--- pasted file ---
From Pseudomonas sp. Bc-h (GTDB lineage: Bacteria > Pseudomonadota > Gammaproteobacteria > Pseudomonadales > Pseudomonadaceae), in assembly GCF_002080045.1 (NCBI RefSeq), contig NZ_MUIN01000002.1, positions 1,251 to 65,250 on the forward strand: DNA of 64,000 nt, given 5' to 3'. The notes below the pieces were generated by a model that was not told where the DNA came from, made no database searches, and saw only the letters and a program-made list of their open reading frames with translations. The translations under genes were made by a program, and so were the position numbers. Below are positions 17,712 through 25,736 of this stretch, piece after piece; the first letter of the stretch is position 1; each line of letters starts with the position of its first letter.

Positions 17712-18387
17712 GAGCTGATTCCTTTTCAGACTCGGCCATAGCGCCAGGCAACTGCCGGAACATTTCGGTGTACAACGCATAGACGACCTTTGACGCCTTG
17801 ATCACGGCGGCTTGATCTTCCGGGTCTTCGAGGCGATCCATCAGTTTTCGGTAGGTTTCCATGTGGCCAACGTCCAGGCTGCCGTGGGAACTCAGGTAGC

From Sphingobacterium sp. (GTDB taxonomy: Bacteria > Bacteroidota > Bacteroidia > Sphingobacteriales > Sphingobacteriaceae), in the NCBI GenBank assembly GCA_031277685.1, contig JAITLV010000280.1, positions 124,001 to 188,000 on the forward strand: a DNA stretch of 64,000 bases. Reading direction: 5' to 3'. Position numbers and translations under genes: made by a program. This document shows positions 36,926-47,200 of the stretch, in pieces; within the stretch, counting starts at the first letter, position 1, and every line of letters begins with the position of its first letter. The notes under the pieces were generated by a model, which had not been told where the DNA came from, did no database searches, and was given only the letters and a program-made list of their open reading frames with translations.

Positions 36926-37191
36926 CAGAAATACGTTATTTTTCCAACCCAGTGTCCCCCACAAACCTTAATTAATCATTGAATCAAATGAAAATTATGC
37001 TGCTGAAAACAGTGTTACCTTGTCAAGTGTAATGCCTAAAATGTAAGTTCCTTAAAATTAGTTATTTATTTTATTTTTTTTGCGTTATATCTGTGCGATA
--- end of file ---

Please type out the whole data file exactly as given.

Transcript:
From Pseudomonas sp. Bc-h (GTDB lineage: Bacteria > Pseudomonadota > Gammaproteobacteria > Pseudomonadales > Pseudomonadaceae), in assembly GCF_002080045.1 (NCBI RefSeq), contig NZ_MUIN01000002.1, positions 1,251 to 65,250 on the forward strand: DNA of 64,000 nt, given 5' to 3'. The notes below the pieces were generated by a model that was not told where the DNA came from, made no database searches, and saw only the letters and a program-made list of their open reading frames with translations. The translations under genes were made by a program, and so were the position numbers. Below are positions 17,712 through 25,736 of this stretch, piece after piece; the first letter of the stretch is position 1; each line of letters starts with the position of its first letter.

Positions 17712-18387
17712 GAGCTGATTCCTTTTCAGACTCGGCCATAGCGCCAGGCAACTGCCGGAACATTTCGGTGTACAACGCATAGACGACCTTTGACGCCTTG
17801 ATCACGGCGGCTTGATCTTCCGGGTCTTCGAGGCGATCCATCAGTTTTCGGTAGGTTTCCATGTGGCCAACGTCCAGGCTGCCGTGGGAACTCAGGTAGC

From Sphingobacterium sp. (GTDB taxonomy: Bacteria > Bacteroidota > Bacteroidia > Sphingobacteriales > Sphingobacteriaceae), in the NCBI GenBank assembly GCA_031277685.1, contig JAITLV010000280.1, positions 124,001 to 188,000 on the forward strand: a DNA stretch of 64,000 bases. Reading direction: 5' to 3'. Position numbers and translations under genes: made by a program. This document shows positions 36,926-47,200 of the stretch, in pieces; within the stretch, counting starts at the first letter, position 1, and every line of letters begins with the position of its first letter. The notes under the pieces were generated by a model, which had not been told where the DNA came from, did no database searches, and was given only the letters and a program-made list of their open reading frames with translations.

Positions 36926-37191
36926 CAGAAATACGTTATTTTTCCAACCCAGTGTCCCCCACAAACCTTAATTAATCATTGAATCAAATGAAAATTATGC
37001 TGCTGAAAACAGTGTTACCTTGTCAAGTGTAATGCCTAAAATGTAAGTTCCTTAAAATTAGTTATTTATTTTATTTTTTTTGCGTTATATCTGTGCGATA